We should not hesitate to drawdown further on national reserves for more COVID-19 support, says NCMP Leong Mun Wai

"We reckon that $20b to $30b of additional spending for financial years 2021 and 2022 would be necessary to sustain the economic recovery."

While the additional S$8 billion the Government is committing for further COVID-19 support measures is a welcome move, Non-Constituency Member of Parliament (NCMP) Leong Mun Wai of the Progress Singapore Party (PSP) said that the Government should not be afraid to do more, including drawing down further from the national reserves.

In a Facebook post on Tuesday (18 Aug), Mr Leong cited Deputy Prime Minister (DPM) and Finance Minister Heng Swee Keat’s announcement that the S$8 billion will be reallocated from development budgets that have been delayed due to the pandemic, instead of from the reserves.

However, the newly elected NCMP stressed that there needs to be continued “decisive and sustained actions” to help Singaporeans and local companies in these unprecedented times. Using an analogy, he described the pandemic as a “natural disaster similar to a massive earthquake or hurricane” which requires the use of fiscal resources such as the national resources more decisively in order to “to maintain business and consumer confidence, national productive capacity, and individual livelihoods”.

He referred to an article on Academia SG by Economists Yeoh Lam Keong, Manu Bhaskaran, Donald Low, and Tan Kim Song in which they set out key principles that they believe should guide the Government’s support of the poor, unemployed, and the private sector during these trying times.

Mr Leong stressed, “As long as it is for our people, we should not hesitate to drawdown further on our reserves.”

“We should not be too concerned about moral hazards, or the state inadvertently propping up firms that are not viable in the long term,” he added.

Mr Leong asserted that he does not see a need for the Jobs Support Scheme (JSS) quantum to be scaled back as it “adds to the confusion which should be avoided now as sentiments are very fragile.”

On Monday (17 Aug), DPM Heng announced that starting September, the JSS will be scaled back from up to 75 per cent to up to 50 per cent for salaries up to March 2021. The quantum varies depending on the sectors, with the hardest hit sectors receiving 50 per cent JSS up to March 2021, while those managing well will receive 10 per cent up to December 2020.

The PSP politician suggested that the Government would have to spend a further S$20 to S$30 billion for 2021 and 222 to sustain economic recovery in the wake of the pandemic, adding that the reserves can take it.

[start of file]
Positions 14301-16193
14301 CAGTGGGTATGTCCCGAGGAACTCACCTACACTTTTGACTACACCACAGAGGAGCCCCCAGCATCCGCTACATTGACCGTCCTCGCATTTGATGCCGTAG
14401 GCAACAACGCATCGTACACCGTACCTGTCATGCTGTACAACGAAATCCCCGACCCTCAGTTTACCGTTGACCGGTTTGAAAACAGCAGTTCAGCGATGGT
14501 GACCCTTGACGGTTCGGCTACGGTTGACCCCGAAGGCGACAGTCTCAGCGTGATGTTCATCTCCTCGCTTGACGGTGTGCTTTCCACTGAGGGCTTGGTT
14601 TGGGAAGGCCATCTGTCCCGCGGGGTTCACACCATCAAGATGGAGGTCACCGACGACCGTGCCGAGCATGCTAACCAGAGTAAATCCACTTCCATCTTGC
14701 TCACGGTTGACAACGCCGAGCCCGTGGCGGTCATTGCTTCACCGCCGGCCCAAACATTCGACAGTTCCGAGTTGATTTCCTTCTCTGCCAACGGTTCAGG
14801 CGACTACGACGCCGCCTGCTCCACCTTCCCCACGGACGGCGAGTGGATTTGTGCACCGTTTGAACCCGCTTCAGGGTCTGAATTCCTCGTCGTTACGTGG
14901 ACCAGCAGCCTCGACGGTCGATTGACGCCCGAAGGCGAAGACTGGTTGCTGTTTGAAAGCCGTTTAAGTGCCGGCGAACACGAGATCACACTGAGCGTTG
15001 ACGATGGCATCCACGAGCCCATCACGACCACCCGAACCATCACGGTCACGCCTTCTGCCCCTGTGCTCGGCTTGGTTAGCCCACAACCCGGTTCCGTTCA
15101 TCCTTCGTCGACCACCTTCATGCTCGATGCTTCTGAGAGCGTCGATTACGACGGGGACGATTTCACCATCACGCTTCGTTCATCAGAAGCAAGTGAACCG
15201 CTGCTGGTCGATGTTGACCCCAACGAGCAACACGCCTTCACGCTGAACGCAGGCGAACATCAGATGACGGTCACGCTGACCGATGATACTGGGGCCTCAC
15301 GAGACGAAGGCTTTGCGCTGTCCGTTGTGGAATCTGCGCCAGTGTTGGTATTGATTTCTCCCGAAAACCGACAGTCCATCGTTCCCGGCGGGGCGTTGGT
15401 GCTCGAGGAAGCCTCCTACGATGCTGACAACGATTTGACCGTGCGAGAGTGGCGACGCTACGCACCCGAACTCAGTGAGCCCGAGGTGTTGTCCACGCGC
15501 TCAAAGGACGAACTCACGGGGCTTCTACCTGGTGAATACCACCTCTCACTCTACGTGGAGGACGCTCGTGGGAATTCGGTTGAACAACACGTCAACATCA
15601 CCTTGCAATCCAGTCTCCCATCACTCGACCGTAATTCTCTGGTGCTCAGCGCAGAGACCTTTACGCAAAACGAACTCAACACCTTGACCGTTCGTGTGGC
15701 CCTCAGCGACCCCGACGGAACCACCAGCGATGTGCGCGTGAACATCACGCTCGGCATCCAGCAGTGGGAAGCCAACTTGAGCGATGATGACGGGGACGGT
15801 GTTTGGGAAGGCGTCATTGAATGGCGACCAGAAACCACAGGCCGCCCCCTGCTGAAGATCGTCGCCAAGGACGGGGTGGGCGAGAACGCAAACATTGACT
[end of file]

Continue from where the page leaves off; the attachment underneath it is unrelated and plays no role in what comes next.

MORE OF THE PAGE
Mr Leong explained, “That amount is roughly equal to the net investment income from our reserves every year, so spending that amount would not reduce the principal of our reserves.”

“The reserves were accumulated from years of hard work and sacrifices of the Singaporeans and this is the time to draw on it to guarantee our present and future livelihoods,” he emphasised.

In addition to the JSS, Mr Leong also presented some recommendations of adjustments to the Government’s COVID-19 support measures, starting with speeding up the eligibility check for its COVID-19 Support Grant (CSG) and Workfare Special Payment schemes, noting that they have received feedback from many Singaporeans that their applications were being processed very slowly.

Next, he suggested a review on the further JSS payments from September to March. Specifically, whether or not these should also include PRs – another issue he said that they’ve received much feedback on.

“After all, the reserves belong to Singaporeans and should be spent on Singaporeans,” Mr Leong added.

Besides that, he urged the Government to look into ways to reduce rentals, which has not decreased much during the pandemic. In fact, he noted that property prices have increased, which “shows that the property owners are not sharing the pain”.

“The Government should look into ways to reduce rental. It is quite unreasonable that companies should be paying the same amount of rental when the premises are not being used during the circuit-breaker period,” said the first-time NCMP.

Quoting from the article shared in his post, Mr Leong concurred with veteran economist Mr Yeoh’s point, which suggests that Government should “consider legislatively mandated ‘rent abatement’ that permits tenants materially affected by COVID-19 to pay a reduced and fair proportion of rent”.

“The COVID-19 Bill currently contains a provision for the adjudication of applications by assessors, so there is already a mechanism to determine a ‘fair proportion of rent’ under the circumstances,” the quote continued.

Mr Leong highlighted that this practice is a similar move taken by the New Zealand government following an earthquake which rendered many businesses inaccessible. The Auckland District Law Society (ADLS) applies to all natural events which are outside the control of tenants – such as epidemics and earthquakes – and significantly impacts the use of their premises, he explained.

Finally, he suggested that the Government should help start-ups via “a venture eco-system led by the venture capital industry with proper tax incentives” instead of providing equity directly.

Mr Leong concluded, “The force of destruction of COVID-19 has diminished over time as the virus become weaker through repeated mutation and our system more prepared and experienced in handling the crisis.

“Although we should not be complacent, we now have some time to plan better to achieve better outcomes.”

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